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Title: The complexity of neophobia in a generalist foraging corvid : the common magpie (Pica pica)
Author: Vernelli, Toni
ISNI:       0000 0004 2744 5253
Awarding Body: University of Exeter
Current Institution: University of Exeter
Date of Award: 2013
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It is often suggested that species differences in neophobia are related to differences in feeding or habitat specialisation. Generalist species, which have more to gain from exploring novel resources, tend to be less neophobic than specialists. However, some successful generalists including ravens, brown rats and coyotes also demonstrate high levels of neophobia. I explored this paradox using common magpies, a widespread generalist opportunist that displays behaviour indicative of high neophobia. Using a combination of field and short-term captive studies, I investigated whether novelty reactions were a fixed trait or varied according to object features and context as well as for different categories of novelty (i.e. objects, food, location). I found that novelty reactions in magpies were not influenced by object features such as colour, shape or size but varied greatly depending on environmental context and novelty category. Birds did not show avoidance of novel objects presented in novel environments but were extremely wary of similar novel objects presented in familiar environments, suggesting that violation of expectations may be more important than absolute novelty. Magpies could overcome the neophobia through repeated exploration of the objects over longer periods of time, but it affected their foraging behaviour. To avoid interactions with novel objects, wild-living magpies successfully employed an innovative technique that involves observing and pilfering from caching squirrels. Less aversion was shown towards novel food than to novel objects, while familiar objects and food encountered in novel locations were generally accepted. In total, this thesis suggests that neophobia is a complex and dynamic phenomenon in generalist foragers which may set protective limitations on the level of exploration. It can be overcome through learning and the development of alternative behavioural tactics such as kleptoparasitism.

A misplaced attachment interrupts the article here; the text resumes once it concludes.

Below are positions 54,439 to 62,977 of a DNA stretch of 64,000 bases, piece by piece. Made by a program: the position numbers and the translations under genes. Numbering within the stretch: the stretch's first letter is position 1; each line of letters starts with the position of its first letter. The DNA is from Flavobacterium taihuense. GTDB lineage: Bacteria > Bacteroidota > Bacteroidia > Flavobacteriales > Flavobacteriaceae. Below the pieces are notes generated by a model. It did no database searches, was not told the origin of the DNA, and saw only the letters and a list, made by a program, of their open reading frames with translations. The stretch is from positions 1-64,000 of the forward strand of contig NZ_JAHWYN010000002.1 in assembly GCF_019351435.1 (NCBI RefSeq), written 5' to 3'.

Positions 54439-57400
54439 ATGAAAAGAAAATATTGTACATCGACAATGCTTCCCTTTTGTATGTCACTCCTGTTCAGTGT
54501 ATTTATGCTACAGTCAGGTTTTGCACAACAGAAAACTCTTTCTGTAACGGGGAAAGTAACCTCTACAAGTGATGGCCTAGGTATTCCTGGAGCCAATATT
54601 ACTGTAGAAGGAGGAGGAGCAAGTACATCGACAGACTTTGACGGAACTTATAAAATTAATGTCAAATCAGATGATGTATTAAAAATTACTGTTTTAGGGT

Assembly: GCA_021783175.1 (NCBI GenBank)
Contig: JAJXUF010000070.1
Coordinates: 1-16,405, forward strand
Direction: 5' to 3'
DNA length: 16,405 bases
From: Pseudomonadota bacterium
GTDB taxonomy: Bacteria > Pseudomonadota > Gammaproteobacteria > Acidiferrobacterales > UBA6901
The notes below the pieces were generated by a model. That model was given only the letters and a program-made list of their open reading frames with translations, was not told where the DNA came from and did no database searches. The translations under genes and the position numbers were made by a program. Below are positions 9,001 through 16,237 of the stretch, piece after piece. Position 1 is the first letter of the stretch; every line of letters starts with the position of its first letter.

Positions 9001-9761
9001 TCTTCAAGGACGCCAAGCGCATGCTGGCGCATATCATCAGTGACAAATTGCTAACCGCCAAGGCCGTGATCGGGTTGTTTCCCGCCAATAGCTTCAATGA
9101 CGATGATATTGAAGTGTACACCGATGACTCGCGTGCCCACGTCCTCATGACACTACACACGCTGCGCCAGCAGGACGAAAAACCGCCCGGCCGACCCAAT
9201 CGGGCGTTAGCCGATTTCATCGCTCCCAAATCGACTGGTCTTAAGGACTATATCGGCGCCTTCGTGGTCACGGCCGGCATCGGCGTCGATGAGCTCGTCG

Supervisor: Hempel de Ibarra, Natalie Sponsor: Not available
Qualification Name: Thesis (Ph.D.) Qualification Level: Doctoral
EThOS ID:  DOI: Not available
Keywords: neophobia ; magpies